“46.  Reaffirms that Member States proposing a new listing, as well as Member States that have proposed names for inclusion on the Al-Qaida Sanctions List before the adoption of this resolution, shall specify if the Committee or the Ombudsperson may not make known the Member State’s status as a designating State;

“47.  Encourages Member States to submit, where available and in accordance with their national legislation, photographs and other biometric data of individuals for inclusion in INTERPOL-United Nations Security Council Special Notices;

“48.  Directs the Committee to continue to update, as necessary, the standard form for listing in accordance with the provisions of this resolution; further directs the Monitoring Team to report to the Committee on further steps that could be taken to improve the quality of the ISIL (Da’esh) and Al-Qaida Sanctions List and Consolidated Sanctions List, including by improving identifying information, as well as steps to ensure that INTERPOL-UN Security Council Special Notices exist for all listed individuals, groups, undertakings, and entities; and further directs the Secretariat, with the assistance of the Monitoring Team, to build and maintain the data model approved by the Committee, with a view to its completion by June 2017 and requests the Secretary-General to provide additional resources in this regard;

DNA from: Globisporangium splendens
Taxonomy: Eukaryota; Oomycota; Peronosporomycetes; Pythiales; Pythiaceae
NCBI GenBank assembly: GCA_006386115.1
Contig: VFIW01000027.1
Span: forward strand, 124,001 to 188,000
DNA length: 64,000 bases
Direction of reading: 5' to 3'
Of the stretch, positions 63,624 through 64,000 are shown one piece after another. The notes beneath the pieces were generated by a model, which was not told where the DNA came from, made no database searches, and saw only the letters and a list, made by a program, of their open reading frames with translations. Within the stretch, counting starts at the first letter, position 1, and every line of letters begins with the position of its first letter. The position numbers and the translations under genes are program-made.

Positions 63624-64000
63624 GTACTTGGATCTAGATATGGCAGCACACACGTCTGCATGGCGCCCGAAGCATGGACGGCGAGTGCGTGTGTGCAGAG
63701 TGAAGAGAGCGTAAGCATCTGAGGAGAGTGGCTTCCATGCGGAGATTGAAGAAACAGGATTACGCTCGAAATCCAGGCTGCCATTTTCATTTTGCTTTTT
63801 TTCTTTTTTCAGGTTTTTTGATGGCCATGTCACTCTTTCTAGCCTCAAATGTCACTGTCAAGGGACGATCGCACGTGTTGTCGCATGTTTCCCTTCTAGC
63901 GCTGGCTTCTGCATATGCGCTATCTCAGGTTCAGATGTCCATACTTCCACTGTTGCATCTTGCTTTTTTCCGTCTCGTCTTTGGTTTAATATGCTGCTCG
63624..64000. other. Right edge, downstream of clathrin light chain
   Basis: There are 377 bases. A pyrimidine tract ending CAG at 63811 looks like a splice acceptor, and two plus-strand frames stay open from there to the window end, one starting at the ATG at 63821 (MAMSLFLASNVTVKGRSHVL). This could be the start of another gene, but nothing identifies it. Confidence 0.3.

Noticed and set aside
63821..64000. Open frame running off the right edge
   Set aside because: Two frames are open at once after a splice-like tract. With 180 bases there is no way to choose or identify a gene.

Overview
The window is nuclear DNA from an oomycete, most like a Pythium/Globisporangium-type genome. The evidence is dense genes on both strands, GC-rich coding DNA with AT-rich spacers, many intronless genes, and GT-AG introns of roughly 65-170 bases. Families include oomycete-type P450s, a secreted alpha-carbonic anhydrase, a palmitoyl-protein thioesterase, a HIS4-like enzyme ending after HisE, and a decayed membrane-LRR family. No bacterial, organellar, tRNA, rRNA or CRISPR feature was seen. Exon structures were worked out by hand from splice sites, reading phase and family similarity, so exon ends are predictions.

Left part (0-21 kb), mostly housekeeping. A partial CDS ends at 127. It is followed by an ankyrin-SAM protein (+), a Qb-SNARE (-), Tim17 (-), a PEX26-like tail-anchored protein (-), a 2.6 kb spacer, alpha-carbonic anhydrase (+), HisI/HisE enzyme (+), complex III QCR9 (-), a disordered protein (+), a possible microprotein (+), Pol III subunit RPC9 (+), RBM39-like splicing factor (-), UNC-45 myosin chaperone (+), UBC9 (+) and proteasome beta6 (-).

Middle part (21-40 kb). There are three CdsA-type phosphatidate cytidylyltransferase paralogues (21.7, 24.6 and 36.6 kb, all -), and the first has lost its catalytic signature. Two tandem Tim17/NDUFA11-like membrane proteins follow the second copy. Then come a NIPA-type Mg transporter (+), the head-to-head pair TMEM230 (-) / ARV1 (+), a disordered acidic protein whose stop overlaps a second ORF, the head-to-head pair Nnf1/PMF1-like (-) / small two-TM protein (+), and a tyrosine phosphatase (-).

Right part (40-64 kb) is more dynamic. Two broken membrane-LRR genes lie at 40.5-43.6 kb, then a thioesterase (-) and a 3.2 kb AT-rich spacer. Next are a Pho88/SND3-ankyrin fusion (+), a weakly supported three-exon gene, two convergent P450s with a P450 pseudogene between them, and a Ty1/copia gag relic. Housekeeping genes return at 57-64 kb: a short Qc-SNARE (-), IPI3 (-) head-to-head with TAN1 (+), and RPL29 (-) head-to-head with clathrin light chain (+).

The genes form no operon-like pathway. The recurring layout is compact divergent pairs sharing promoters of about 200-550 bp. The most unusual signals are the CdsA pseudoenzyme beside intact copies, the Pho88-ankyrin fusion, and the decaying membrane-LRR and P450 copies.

“49.  Directs the Committee, with the assistance of the Monitoring Team and in coordination with the relevant designating States, to make accessible on the Committee’s website, at the same time a name is added to the ISIL (Da’esh) and
Al-Qaida Sanctions List, a narrative summary of reasons for listing that are as detailed and specific as possible, as well as additional relevant information;

“50.  Encourages Member States and relevant international organizations and bodies to inform the Committee of any relevant court decisions and proceedings so that the Committee can consider them when it reviews a corresponding listing or updates a narrative summary of reasons for listing;